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New Pill Shows Promise Against Relapsing Multiple Sclerosis
Date:9/19/2012

By Serena Gordon
HealthDay Reporter

WEDNESDAY, Sept. 19 (HealthDay News) -- A new pill can help prevent relapse in some people with multiple sclerosis (MS), new research indicates.

In two studies, the annualized relapse rate was cut nearly in half with twice-daily use of the new drug currently known as BG-12. One study also found that BG-12 could reduce the progression of disability, while the other study found no statistically significant difference between the drug and placebo for rates of disability.

"We found a robust reduction in the annualized relapse rate of 44 percent in the twice-daily group and 51 percent in the thrice-daily group," said Dr. Robert Fox, lead author of one of the studies and medical director at the Mellen Center for MS at the Cleveland Clinic, in Ohio.

Fox added that the drug was well tolerated in the clinical trial, and appears to be quite safe. "It's a pill they take twice a day at home, and there was no increased risk of opportunistic infections or cancer," he noted.

Results of the studies are published in the Sept. 20 issue of the New England Journal of Medicine. Both were funded by the drug's manufacturer, Biogen Idec.

Multiple sclerosis is an autoimmune disease that damages the outside of nerve fibers in the central nervous system, which includes the brain, spine and optic nerves, according to the National Multiple Sclerosis Society (NMSS). Symptoms can include fatigue, numbness in the limbs, balance and coordination problems, bladder or bowel dysfunction, vision problems, pain and even paralysis.

Most people -- about 85 percent -- have a form of MS that's called relapsing-remitting, according to the NMSS. That means that people have periods where the disease is very active. At other times, the disease remits. During these periods of remission, there may be complete or partial recovery of function, and the disease doesn't progress during remission.

Both of the current studies focused on people with the relapsing-remitting form of MS.

Fox's study included 359 patients taking 240 milligrams (mg) of BG-12 twice a day, 345 taking 240 mg three times a day, 350 taking glatiramer acetate (an injectable MS drug) and 363 taking a placebo. BG-12 was originally developed as a drug to treat the autoimmune skin condition psoriasis.

The annual relapse rate was 0.22 for people taking BG-12 twice a day and 0.20 for those taking it three times a day. The annual relapse rate was 0.29 for glatiramer acetate and 0.40 for those on placebo. There were no statistically significant differences in the rate of disability progression among the groups, according to the study.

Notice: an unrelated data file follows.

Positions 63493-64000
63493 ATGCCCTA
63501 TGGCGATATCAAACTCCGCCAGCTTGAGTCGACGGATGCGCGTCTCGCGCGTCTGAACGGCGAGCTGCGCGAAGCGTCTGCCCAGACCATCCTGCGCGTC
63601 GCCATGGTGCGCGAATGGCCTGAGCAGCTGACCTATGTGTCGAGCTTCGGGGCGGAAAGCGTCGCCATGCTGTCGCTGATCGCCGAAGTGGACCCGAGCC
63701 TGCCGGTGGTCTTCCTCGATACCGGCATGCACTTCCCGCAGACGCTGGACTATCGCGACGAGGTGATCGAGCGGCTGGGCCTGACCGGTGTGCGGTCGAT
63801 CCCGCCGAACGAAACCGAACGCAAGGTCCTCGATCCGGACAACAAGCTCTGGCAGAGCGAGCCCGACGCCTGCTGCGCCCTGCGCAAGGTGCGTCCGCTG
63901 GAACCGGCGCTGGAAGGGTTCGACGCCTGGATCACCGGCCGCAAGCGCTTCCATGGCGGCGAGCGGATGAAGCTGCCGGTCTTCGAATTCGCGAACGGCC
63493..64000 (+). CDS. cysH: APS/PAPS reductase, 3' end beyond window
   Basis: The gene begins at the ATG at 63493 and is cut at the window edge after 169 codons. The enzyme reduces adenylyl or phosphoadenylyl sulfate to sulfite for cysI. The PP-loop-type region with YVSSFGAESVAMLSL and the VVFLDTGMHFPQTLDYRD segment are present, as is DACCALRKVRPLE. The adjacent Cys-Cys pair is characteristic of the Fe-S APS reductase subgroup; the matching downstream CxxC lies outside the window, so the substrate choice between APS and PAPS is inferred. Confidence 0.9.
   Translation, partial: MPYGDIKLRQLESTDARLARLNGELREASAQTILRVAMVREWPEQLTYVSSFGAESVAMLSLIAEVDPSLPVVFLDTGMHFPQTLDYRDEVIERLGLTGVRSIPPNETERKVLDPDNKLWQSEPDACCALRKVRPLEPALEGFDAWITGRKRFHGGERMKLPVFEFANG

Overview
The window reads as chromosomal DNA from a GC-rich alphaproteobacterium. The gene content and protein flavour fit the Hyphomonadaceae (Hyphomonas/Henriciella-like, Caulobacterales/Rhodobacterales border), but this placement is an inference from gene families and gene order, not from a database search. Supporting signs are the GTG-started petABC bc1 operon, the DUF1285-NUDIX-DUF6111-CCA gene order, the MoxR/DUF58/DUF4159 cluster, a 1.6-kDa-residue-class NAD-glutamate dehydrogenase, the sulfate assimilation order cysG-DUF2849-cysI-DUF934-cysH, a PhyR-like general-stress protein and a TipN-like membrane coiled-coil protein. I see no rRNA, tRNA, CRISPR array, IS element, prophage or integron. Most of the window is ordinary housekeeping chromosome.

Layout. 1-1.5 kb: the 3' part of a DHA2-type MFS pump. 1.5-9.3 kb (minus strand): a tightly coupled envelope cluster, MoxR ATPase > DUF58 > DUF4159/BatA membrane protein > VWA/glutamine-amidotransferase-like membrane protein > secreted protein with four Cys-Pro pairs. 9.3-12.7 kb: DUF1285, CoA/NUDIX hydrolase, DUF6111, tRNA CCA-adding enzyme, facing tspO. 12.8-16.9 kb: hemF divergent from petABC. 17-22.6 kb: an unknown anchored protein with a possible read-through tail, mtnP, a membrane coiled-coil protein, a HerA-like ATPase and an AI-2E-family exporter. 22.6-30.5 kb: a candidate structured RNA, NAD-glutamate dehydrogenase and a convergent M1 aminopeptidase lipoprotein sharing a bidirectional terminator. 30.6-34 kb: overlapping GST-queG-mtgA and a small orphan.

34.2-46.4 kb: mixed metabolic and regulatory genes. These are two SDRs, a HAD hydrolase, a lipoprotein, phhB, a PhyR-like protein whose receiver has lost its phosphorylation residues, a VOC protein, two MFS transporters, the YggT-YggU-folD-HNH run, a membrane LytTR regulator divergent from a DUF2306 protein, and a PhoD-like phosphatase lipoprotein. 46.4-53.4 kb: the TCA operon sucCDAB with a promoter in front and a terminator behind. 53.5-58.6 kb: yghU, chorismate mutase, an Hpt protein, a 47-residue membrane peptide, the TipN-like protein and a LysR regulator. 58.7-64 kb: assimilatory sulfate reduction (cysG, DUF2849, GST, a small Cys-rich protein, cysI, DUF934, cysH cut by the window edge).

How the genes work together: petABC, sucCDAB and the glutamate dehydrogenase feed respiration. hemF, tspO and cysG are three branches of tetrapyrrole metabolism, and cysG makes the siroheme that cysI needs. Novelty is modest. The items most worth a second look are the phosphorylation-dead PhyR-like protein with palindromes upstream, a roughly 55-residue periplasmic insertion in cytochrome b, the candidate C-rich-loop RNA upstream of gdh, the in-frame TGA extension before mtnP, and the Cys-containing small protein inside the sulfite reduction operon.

The second study included 410 people taking BG-12 twice a day, 416 people taking the drug three times a day and 408 people on placebo.

The annual relapse rate was 0.17 for the twice-daily group, 0.19 in the thrice-daily group and 0.36 in the placebo group. Rates of disability progression were 16 percent in the twice-daily group, 18 percent in the thrice-daily group and 27 percent in the placebo group, according to the study.

"These studies show the potential for another oral treatment for relapsing-remitting MS. They illustrate that trying new strategies and tackling new parts of the immune system can be effective," explained Timothy Coetzee, chief research officer at the National Multiple Sclerosis Society.

"Having a treatment that targets different pathways in the immune system is important. This is an advance in the treatment of MS in my view," Coetzee said.

Fox said that BG-12 appears to modify the immune system response without suppressing the immune system, a common problem with some other medications available for MS. Fox said that the new drug also appears to protect nervous system cells from damage, though how that occurs isn't yet clear.

The U.S. Food and Drug Administration is expected to make a decision on whether or not to approve BG-12 by the end of the year, according to Fox. No information on what the cost of BG-12 will be is currently available.

More information

Learn more about available treatments from the National Multiple Sclerosis Society.

SOURCES: Robert Fox, M.D., neurologist and medical director, Mellen Center for MS, Cleveland Clinic, Cleveland, Ohio; Timothy Coetzee, Ph.D., chief research officer, National Multiple Sclerosis Society; Sept. 20, 2012 New England Journal of Medicine


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